Mayor Announces Reopening Group, Contact Tracing

It’s time to start organizing for the reopening of Washington, D.C., said Mayor Muriel Bowser, offering “a sense of hope” that the city is getting “on the other side” of the pandemic.

At an April 23 press conference, Bowser announced the formation of a reopening advisory group made up of District governmental and community leaders, to be guided by 12 committees representing different city interests.

“The stay-at-home orders, however, will remain in place at least until May 15,” Bowser said. “Organizing for recovery shows our hopes for the future recovery. But for the immediate present, we are focused on increasing testing for the virus, especially among the most vulnerable communities, including residential care facilities and shelters, as well as supporting quarantine, isolation and hospitalization for those who test positive.”

Bowser said that D.C.’s planning is aligned with that of the federal government’s three-phase economic recovery plan — noting that D.C.’s process will reflect four priorities: health, opportunity, prosperity and equity. Committees will focus on aspects of recovery such as transportation, education, retail, restaurants and food service, hotels, entertainment and governmental operations.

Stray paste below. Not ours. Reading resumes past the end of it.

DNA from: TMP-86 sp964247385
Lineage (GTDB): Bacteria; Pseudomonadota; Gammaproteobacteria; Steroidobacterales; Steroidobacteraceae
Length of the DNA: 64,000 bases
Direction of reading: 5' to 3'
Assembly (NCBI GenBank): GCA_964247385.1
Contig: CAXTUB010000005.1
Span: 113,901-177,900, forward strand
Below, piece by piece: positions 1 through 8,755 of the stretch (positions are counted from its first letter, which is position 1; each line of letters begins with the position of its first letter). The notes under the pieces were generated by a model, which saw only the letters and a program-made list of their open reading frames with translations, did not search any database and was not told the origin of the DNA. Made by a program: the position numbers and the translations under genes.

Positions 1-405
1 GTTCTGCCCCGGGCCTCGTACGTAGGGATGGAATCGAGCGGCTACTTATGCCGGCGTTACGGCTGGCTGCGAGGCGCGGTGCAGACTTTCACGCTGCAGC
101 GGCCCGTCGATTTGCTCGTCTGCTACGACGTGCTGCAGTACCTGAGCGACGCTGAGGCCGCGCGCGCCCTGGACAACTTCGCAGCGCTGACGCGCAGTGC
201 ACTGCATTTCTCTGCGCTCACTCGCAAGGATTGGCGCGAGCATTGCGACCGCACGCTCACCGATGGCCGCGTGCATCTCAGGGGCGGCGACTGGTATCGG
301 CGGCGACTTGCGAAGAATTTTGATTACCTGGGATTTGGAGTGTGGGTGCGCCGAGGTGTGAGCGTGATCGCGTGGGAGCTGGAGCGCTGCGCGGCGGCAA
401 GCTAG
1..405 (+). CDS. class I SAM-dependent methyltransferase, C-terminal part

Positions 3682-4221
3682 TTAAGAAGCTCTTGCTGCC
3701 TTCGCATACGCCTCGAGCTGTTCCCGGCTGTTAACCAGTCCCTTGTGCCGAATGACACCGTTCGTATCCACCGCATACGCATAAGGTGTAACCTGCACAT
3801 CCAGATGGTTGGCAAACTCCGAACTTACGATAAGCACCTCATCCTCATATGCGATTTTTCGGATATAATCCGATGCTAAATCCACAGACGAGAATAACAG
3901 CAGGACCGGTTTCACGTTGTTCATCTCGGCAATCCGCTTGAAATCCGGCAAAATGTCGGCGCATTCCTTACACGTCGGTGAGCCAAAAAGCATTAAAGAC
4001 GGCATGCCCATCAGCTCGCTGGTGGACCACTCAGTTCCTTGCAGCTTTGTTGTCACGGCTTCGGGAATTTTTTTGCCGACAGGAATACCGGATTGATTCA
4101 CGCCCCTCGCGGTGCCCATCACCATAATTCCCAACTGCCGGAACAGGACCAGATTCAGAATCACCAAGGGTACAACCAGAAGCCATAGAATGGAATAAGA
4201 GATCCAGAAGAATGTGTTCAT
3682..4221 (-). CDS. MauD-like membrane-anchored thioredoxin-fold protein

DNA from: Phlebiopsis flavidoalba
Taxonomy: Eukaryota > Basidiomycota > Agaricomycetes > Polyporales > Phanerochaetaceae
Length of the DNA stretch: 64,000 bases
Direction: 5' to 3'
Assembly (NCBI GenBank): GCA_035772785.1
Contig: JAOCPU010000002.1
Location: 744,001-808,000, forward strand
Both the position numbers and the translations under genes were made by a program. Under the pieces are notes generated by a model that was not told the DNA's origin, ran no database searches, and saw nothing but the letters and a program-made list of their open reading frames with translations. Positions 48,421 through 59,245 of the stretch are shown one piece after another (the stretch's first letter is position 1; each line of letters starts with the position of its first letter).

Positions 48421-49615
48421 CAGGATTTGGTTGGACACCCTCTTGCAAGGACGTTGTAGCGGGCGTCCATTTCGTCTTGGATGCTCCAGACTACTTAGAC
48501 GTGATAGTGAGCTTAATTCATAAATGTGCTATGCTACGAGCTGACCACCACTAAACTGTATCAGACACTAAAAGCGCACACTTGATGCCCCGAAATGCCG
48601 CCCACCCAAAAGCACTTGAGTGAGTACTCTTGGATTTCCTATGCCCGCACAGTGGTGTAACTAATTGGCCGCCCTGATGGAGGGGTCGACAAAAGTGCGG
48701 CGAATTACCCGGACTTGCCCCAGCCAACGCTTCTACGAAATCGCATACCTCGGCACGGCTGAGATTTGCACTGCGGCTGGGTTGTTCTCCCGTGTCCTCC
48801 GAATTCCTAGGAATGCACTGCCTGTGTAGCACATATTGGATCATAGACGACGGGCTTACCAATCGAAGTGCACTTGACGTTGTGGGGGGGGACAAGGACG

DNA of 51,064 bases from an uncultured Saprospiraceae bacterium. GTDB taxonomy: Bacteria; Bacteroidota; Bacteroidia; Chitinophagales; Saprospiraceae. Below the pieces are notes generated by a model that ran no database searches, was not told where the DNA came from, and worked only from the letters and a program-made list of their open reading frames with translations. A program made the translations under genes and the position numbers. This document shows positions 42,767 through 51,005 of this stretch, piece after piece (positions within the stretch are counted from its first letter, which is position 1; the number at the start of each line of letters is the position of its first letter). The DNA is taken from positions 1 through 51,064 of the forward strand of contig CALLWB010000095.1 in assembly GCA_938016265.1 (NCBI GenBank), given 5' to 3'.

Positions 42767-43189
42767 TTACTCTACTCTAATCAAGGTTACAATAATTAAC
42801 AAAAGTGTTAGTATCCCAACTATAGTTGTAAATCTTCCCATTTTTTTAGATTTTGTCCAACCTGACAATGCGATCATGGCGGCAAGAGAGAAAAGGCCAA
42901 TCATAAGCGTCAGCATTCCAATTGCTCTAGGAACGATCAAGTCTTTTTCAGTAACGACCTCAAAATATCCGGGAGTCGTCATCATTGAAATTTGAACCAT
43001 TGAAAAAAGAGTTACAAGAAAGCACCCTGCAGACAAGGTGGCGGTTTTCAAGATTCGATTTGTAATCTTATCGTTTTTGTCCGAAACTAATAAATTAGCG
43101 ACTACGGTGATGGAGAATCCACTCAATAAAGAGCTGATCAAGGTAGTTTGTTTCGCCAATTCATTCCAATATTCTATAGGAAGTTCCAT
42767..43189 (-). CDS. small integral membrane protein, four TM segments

A new emphasis will be contact tracing. The District is preparing to hire almost 1,000 virus contact tracers soon, the mayor said.

“As testing increases, so will the need for trained contact tracers to conduct in-depth interviews of each of the some eight people, on average, that a positive carrier has contacted at least two days before being tested,” said LaQuandra Nesbitt, M.D., director of the District Department of Health.

“Currently, we only have about 65 people who can do it, but we expect to have some 200 people trained soon,” Nesbitt added. Job announcements for the new positions are being developed.

Meanwhile, testing for the coronavirus itself is increasing exponentially throughout the District, according to the mayor. “A new testing site just opened at UDC. From about 3,700 tests a week, the number is expected to more than double with the introduction of a new testing device that will be introduced soon.”

Economic recovery planning for the District is partly based on the fact that no hospital in the District is short of testing personnel, beds or ventilators. “No hospital has reported having to borrow or loan out equipment,” Bowser said.



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